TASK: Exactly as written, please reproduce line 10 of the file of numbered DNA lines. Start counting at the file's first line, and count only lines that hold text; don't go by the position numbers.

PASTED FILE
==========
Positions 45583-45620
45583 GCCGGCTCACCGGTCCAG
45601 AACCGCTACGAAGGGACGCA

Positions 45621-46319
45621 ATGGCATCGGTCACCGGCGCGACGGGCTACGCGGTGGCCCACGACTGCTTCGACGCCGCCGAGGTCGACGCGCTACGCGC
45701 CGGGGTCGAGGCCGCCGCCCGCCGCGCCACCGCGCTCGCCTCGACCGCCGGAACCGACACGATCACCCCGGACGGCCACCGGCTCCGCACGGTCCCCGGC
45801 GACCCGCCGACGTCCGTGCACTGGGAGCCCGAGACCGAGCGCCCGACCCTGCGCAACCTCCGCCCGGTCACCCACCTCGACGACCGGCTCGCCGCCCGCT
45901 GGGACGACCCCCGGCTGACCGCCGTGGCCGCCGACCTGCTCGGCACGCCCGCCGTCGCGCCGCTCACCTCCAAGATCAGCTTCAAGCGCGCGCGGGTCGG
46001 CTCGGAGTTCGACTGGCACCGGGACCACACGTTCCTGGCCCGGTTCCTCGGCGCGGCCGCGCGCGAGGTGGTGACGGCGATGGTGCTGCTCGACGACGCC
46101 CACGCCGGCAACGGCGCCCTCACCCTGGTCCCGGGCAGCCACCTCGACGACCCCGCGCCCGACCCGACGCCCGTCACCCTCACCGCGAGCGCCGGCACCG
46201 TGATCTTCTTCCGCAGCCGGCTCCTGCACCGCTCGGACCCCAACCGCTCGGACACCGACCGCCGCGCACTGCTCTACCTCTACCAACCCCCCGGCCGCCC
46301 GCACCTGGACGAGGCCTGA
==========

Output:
46101 CACGCCGGCAACGGCGCCCTCACCCTGGTCCCGGGCAGCCACCTCGACGACCCCGCGCCCGACCCGACGCCCGTCACCCTCACCGCGAGCGCCGGCACCG